I, like you, am heart broken by the picture of 3 year old Aylan washed up on the beach in Turkey. Perhaps it is because I first saw the picture 3 seconds after looking into the face of my 3 month old son and feeling sick at the thought of being that poor child ‘s father. His father survived the sinking of the boat they hoped would save them from terror. I’m sure he wishes he hadn’t. I cannot imagine the turmoil he is in.
I, like you, am sickened by the language of much of our media who seem to be unable to say parent, child, son or daughter. Who describe terrified people forced to flee untold horrors and atrocities as swarms and invasions.
I, like you, am disturbed by our Prime Minister’s policies showing an apparent lack of basic humanity. I cannot balance tax cuts for industry against starving, scared and drowning people’s lives.
I, like you, am inspired by Germany’s Refugees Welcome. Everyday people offering their spare rooms to those in need of shelter. I am inspired by Bundesliga football crowds waving banners with the same message upon them. Europe’s governments may be failing but her people are not.
I am inspired by these things but they have betrayed the selfishness of my own heart. I look at the pictures and think we could help. We have three empty bedrooms in this church owned house. Then instantly I worry about the safety of my wife and son. As if their need for safety outweighs the needs of the refugees crying for our help.
If our government granted asylum to Syrians and Iraqi refugees would I actually take the steps I can to help them? If not I need to reconsider my position. How can I continue to label myself a Christian if I can look at my neighbour in their most desperate situation and fail to love them?
Perhaps of any existing organisation in the UK the church is best positioned to help. We have huge numbers of buildings. We have a few million people. We have more financial resource than we care to admit to.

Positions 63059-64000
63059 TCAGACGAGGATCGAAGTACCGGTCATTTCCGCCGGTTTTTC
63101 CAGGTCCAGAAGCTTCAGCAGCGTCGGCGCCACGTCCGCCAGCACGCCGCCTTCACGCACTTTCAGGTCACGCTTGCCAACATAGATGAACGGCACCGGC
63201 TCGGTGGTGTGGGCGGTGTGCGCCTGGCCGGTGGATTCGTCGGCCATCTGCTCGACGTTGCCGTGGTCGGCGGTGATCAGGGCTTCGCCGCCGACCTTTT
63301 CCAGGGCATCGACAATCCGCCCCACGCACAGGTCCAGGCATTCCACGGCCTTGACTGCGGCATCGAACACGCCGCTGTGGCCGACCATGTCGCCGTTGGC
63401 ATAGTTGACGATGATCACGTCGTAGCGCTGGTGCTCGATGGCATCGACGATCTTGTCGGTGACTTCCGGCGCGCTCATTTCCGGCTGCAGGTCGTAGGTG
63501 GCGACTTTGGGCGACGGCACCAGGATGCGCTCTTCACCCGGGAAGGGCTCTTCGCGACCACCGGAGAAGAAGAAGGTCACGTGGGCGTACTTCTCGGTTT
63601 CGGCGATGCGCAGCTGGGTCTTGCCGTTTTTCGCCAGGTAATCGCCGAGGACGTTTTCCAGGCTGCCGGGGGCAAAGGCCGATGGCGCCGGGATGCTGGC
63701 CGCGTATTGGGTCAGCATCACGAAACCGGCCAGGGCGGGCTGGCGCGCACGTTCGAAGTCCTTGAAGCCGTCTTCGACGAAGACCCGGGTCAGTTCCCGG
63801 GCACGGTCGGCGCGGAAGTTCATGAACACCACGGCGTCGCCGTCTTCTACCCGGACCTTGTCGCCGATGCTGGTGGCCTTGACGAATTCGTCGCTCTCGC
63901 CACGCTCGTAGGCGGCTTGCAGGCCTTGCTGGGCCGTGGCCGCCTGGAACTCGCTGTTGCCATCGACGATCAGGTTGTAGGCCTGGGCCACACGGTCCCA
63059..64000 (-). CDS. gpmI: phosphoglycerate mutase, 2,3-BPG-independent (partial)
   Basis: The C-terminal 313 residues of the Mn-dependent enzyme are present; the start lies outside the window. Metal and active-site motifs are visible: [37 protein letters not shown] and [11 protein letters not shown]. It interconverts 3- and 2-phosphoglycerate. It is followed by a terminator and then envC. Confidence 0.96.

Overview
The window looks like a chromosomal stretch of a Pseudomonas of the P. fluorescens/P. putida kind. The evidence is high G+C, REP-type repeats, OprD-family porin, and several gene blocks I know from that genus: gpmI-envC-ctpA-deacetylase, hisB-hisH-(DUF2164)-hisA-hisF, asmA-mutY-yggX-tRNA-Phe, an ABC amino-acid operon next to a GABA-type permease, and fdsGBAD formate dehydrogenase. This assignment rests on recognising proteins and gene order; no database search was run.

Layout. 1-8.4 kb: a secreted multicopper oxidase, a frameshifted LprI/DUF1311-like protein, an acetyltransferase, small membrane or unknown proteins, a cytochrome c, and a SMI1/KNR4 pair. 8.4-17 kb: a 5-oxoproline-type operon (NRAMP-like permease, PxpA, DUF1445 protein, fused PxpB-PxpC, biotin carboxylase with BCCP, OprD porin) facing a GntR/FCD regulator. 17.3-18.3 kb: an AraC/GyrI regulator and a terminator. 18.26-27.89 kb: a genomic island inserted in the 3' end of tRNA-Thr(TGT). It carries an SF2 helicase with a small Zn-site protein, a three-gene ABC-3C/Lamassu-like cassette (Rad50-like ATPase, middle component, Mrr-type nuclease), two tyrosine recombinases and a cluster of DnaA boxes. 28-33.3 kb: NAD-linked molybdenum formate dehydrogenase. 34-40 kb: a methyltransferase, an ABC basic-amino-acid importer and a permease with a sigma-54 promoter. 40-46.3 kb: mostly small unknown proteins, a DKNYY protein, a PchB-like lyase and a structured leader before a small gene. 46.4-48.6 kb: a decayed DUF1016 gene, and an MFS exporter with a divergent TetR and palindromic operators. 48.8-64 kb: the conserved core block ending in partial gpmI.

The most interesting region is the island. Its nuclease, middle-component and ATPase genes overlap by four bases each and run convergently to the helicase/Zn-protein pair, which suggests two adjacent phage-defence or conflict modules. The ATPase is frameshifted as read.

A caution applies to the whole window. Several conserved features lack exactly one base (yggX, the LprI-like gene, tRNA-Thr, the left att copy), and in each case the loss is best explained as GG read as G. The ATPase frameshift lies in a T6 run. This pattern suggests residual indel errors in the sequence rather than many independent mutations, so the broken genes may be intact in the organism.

Not only are we well positioned to help, but the Christ we follow was a refugee. There is that little part of the Christmas story we leave out of the nativity where Jesus family flees to Egypt in fear for their lives. We will worship one refugee whilst simultaneously turning our backs on others. This cannot be so.
So church leaders. Consider postponing your leaders retreat or building project for a few years and ask to donate to those in need. What if we all said we wouldn’t go to New Wine or Spring Harvest in 2016 but donate the money to Save the Children instead? Don’t upgrade your projection or pa system, use hymn books if you have to. I am sure God cares more about these lives than our projection. Whatever you do, find space in your budgets to help. Give until it hurts.
All of us who are Christians can respond by signing petitions. Writing to our MPs and requesting we increase the number of asylum seekers we allow in but are we prepared to be radically welcoming to those who do come in of the government listens?
Would you sacrifice your Sunday service meeting space to give shelter to some desperate people? What about your spare room? Your holiday home? Your camper van? Would you stop drinking craft beer and posh coffee and donate the money to a refugee centre? Would you quit the gym and spend the time volunteering at a refugee project. How we behave in money’s like this will teach our children what we really believe.
For every refugee in this crisis there are 2-3 church goers in the UK. We are perfectly positioned to look after at least some of them. The question is; are we willing? I don’t actually know that I am, but I know that I should and I want to want to help. The only thing stopping me is fear.
I, like you am outraged at this horror but is my outrage real if it leads to very little action? I’m not sure it is.
If you want to give but are unsure how to you can do these four things: